Merged steel gi­ant to get 2 HQs: re­port

A Chi­nese com­pany will have dual cor­po­rate hubs for the first time, ex­pert says

China Daily (USA) - - BUSINESS - By ZHENG XIN zhengxin@chinadaily.com.cn

China’s Baos­teel Group will have dual head­quar­ters fol­low­ing its merger with smaller ri­val Wuhan Iron and Steel (Group) Corp, ac­cord­ing to Shang­hai-based news­pa­per The Pa­per.

The newly merged steel gi­ant will have head­quar­ters in both Shang­hai and Wuhan in Hubei prov­ince, it said, cit­ing anony­mous sources.

A lead­ing in­dus­try an­a­lyst said it was the very first time a Chi­nese com­pany would have two cor­po­rate hubs.

“Hav­ing two head­quar­ters for the newly merged steel gi­ant will sub­stan­tially boost its ef­fi­ciency in man­age­ment and op­er­a­tion,” said Wang Guo­qing, di­rec­tor of the Lange Steel In­for­ma­tion Cen­ter.

The two State-owned steel­mak­ers will form the largest steel com­pany in China by ca­pac­ity.

De­spite the fact that Baos­teel is tak­ing over Wuhan Iron and Steel Group, the smaller ri­val will re­tain some in­flu­ence fol­low­ing the takeover, Wang added.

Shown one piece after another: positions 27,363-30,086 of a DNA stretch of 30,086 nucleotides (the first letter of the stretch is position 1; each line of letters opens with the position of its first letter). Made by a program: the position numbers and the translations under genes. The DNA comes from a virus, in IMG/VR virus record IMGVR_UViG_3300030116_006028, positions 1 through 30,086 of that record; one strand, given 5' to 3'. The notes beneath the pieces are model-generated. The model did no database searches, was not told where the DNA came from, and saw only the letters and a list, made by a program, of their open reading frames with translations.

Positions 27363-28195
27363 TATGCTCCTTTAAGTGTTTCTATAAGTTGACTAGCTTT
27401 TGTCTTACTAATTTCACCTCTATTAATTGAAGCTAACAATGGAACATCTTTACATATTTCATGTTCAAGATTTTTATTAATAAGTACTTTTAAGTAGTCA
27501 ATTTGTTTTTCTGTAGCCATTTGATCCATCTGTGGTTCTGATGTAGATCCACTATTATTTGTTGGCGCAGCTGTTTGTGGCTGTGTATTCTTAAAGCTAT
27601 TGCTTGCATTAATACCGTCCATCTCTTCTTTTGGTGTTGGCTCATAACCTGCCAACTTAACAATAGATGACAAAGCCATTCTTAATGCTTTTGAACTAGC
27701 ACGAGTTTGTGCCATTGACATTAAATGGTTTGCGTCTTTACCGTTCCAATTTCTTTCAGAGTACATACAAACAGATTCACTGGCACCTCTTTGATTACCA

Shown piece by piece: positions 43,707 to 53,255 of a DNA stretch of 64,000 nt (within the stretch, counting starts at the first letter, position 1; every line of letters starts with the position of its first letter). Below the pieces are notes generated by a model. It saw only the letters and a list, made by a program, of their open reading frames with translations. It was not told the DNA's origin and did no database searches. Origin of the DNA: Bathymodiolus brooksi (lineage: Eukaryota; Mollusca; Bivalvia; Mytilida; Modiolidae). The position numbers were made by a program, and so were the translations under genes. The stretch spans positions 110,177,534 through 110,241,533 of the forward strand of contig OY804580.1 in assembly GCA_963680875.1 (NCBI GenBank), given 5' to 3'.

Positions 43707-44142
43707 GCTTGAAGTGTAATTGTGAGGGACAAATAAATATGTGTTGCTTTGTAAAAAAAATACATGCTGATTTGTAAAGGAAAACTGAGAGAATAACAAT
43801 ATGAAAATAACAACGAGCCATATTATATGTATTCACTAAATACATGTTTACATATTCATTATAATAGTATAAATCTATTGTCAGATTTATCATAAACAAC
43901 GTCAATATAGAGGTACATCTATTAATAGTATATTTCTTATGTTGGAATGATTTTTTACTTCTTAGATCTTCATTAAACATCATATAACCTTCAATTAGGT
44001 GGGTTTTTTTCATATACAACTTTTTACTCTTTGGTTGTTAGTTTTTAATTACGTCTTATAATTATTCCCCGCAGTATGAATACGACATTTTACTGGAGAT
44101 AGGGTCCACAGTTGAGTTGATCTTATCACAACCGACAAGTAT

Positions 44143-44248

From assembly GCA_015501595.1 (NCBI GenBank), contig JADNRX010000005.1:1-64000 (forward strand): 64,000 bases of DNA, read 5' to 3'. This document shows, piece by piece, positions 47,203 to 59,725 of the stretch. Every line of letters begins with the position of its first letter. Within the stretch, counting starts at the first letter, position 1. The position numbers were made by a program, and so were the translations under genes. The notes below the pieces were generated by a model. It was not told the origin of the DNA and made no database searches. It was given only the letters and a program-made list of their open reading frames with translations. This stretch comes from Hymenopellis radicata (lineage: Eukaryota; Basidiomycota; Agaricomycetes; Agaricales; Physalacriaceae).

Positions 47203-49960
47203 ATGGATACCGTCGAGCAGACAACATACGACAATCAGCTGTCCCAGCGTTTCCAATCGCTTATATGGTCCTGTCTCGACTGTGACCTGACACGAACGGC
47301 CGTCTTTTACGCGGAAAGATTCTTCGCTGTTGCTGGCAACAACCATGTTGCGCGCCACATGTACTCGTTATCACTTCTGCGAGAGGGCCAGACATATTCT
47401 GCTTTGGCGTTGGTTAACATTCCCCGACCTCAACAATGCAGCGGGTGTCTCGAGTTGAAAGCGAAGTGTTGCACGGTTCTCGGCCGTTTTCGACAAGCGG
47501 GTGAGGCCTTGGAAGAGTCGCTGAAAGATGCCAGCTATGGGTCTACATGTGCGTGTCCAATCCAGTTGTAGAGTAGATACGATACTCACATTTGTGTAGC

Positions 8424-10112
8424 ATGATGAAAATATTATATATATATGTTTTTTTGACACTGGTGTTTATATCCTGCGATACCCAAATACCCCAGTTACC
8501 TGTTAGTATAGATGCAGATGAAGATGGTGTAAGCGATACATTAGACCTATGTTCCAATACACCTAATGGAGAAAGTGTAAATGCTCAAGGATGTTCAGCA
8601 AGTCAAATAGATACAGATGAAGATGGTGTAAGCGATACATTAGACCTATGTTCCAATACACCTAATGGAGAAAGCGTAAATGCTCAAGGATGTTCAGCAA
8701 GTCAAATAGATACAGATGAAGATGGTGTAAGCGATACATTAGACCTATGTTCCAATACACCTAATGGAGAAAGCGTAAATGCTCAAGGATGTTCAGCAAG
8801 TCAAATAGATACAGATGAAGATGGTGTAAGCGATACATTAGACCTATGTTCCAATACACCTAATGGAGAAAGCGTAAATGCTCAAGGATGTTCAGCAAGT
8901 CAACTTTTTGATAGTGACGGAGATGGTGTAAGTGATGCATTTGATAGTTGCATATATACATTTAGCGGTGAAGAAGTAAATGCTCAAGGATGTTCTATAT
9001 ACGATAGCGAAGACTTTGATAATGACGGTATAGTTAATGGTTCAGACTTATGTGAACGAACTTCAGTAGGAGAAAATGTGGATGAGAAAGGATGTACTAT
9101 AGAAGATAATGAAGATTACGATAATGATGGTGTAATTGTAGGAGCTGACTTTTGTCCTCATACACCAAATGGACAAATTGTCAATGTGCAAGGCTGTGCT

An of­fi­cial with the Baos­teel’sPRde­part­ment de­clined to con­firm the re­port on Tues­day. But he saidon­con­di­tion of anonymity that Baos­teel will make of­fi­cial an­nounce­ment on this is­sue soon.

Ac­cord­ing to Wang, the dual head­quar­ter op­er­a­tion is also based on an eval­u­a­tion of the im­pact of large scale cor­po­rate head­quar­ter on lo­cal govern­ment.

“Lo­cal gov­ern­ments pre­fer cor­po­rate head­quar­ters, as they con­trib­ute more tax rev­enue than branch of­fices,” said Wang.

“Wuhan Iron and Steel Group has con­trib­uted sub­stan­tially to the lo­cal govern­ment, and mov­ing its head­quar­ters from Wuhan would have a ma­jor im­pact on Hubei prov­ince fi­nan­cially.”

Wuhan used to be the home to sev­eral other Sta­te­owned en­ter­prises’ head­quar­ters. How­ever, China Changjiang Na­tional Ship­ping Cor­po­ra­tion and Gezhou Dam have since re­lo­cated to other cities.

First an­nounced in June, the plan to com­bine the two State-owned steel firms is part of the Chi­nese govern­ment’s push to con­sol­i­date the vast, frag­mented in­dus­try to get rid of ex­cess ca­pac­ity.

The State-owned As­sets Su­per­vi­sion and Ad­min­is­tra­tion Com­mis­sion ap­proved the joint re­struc­tur­ing of the two steel-mak­ers to form the largest steel com­pany in­China by ca­pac­ity in the same month.

Based on 2015 ca­pac­ity, the two com­pa­nies will pro­duce around 60 mil­lion met­ric tons a year, leapfrog­ging He­bei Iron and Steel to the top spot among China’s steel-mak­ers, ac­cord­ing to Reuters. Wang Ying in Shang­hai con­trib­uted to this story.

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